Hydrology & Geomorphology
A bottom-up control on fresh-bedrock topography under landscapes
Daniella has been pursuing Zb, the depth to unweathered bedrock, which has been called (by her former advisor, Bill Dietrich) the second most important landscape surface. The depth to unweathered bedrock influences subsurface runoff paths, erosional processes, moisture availability to biota, andwater flux to the atmosphere. Daniella formulated a simple model that predicts the vertical depth weathered rock underlying soil-mantled hillslopes. After uplift and erosion bring fresh bedrock near the Earth’s surface, channel incision (e.g. by Elder Creek at Rivendell) causes water that once saturated spaces in the fresh bedrock to drain to the channel. Drainage of the fresh bedrock allows weathering through drying, setting the upper elevational boundary of undrained fresh bedrock, Zb. The slow drainage of fresh bedrock exerts a “bottom up” control on the advance of the weathering front. The thickness of the weathered zone is calculated as the difference between the predicted topographic surface profile (driven by erosion) and the predicted groundwater profile (driven by drainage of fresh bedrock). Together, these factors control how long rock moisture stored beneath hills can sustain runoff to rivers during drought.
Hydrology of seasonally dry ecosystems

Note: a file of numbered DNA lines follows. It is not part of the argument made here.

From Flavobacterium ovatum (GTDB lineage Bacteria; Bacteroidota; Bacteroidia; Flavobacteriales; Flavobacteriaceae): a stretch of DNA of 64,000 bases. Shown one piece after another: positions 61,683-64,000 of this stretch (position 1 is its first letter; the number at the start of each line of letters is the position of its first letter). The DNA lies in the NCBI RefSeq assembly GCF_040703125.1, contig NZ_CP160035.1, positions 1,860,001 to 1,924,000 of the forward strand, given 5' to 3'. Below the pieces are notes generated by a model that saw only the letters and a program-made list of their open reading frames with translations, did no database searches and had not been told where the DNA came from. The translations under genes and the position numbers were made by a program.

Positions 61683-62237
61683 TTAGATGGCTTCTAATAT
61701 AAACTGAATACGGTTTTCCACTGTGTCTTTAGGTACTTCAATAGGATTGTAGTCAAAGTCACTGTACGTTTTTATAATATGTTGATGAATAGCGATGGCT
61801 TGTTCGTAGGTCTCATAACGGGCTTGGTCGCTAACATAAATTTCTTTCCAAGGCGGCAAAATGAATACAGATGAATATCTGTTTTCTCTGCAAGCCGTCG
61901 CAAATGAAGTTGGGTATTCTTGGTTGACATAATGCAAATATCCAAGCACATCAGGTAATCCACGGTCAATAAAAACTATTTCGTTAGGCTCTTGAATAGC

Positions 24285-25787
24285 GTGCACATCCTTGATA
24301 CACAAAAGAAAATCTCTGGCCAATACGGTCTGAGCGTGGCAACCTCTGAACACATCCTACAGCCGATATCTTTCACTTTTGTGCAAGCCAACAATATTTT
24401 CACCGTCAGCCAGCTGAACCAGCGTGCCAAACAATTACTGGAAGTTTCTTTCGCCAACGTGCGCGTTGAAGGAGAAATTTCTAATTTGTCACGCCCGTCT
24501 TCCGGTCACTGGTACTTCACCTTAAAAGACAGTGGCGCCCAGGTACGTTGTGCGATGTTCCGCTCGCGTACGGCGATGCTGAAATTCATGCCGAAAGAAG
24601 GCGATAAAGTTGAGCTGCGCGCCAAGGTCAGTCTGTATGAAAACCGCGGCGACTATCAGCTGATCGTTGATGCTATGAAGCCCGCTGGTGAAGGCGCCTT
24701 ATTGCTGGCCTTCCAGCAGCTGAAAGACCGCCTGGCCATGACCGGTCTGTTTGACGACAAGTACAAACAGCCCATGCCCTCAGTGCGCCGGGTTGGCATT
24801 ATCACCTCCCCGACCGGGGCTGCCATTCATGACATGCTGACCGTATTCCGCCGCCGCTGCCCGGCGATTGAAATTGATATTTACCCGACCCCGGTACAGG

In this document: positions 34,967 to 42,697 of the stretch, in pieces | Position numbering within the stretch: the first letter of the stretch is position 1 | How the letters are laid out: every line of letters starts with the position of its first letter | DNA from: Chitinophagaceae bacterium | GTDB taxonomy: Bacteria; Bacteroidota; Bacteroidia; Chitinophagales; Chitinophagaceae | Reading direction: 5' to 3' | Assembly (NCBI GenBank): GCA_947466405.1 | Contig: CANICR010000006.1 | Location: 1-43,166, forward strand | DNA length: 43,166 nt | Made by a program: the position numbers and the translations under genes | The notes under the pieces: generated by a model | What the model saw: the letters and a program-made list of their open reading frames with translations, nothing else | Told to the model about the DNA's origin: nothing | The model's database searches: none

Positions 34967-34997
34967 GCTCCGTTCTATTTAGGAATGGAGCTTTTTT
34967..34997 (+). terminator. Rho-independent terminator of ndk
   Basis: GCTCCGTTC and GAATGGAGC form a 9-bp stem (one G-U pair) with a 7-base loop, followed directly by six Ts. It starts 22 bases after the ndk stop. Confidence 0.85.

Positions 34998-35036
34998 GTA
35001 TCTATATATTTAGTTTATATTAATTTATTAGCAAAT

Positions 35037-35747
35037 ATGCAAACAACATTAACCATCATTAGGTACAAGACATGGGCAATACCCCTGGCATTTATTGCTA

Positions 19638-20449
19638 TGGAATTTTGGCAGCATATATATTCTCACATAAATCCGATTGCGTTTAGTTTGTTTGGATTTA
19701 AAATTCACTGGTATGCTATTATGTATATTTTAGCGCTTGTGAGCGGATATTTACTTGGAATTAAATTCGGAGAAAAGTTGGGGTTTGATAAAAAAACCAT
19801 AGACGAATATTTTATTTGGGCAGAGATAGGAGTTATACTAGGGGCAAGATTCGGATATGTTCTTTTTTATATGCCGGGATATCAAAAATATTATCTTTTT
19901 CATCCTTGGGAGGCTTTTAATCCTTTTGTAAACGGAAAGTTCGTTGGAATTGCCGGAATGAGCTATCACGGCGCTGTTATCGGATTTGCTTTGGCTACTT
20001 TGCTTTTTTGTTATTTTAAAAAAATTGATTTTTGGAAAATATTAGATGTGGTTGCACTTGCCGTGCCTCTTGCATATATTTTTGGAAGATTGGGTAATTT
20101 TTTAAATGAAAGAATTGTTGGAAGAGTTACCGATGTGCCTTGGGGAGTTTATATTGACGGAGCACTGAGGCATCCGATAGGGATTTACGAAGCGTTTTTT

David’s research at Angelo focuses on the hydrology of seasonally dry ecosystems. Seasonally dry ecosystems occur in climatic regions that exhibit distinct periods of high water availability followed by extended intervals during which rainfall is negligible and surface water becomes increasingly scarce. Angelo Coast Range Reserve would be considered seasonally dry due to its Mediterranean seasonality, with cool, wet winters and warm, dry summers. However, seasonally dry ecosystems do not only occur in Mediterranean regions, such as coastal California; they are also found throughout the world’s Savanna and Monsoonal climatic regions. All together, seasonally dry ecosystems constitute over 30% of the planet by area and contain over 30% of the world’s population. David’s main focus in these ecosystems is the seasonal streamflow recession – the long, sustained release of groundwater in the form of streamflow over the course of the dry season. He uses a combination of data analytic and mathematical techniques to model streamflow in seasonally dry ecosystems and to infer watershed properties from the character of seasonal recessions. Ultimately, David hopes to use risk-based mathematical frameworks to measure and predict the impact of growing human populations and a changing wet season climate on the important water resources and unique in-stream ecology found in seasonally dry ecosystems. David is former postdoc with the Eel River Critical Zone Observatory at UC Berkeley, as well as a former Assistant Professor at Sacramento State University. He currently works as a Research Hydrologist for the USDA Forest Service.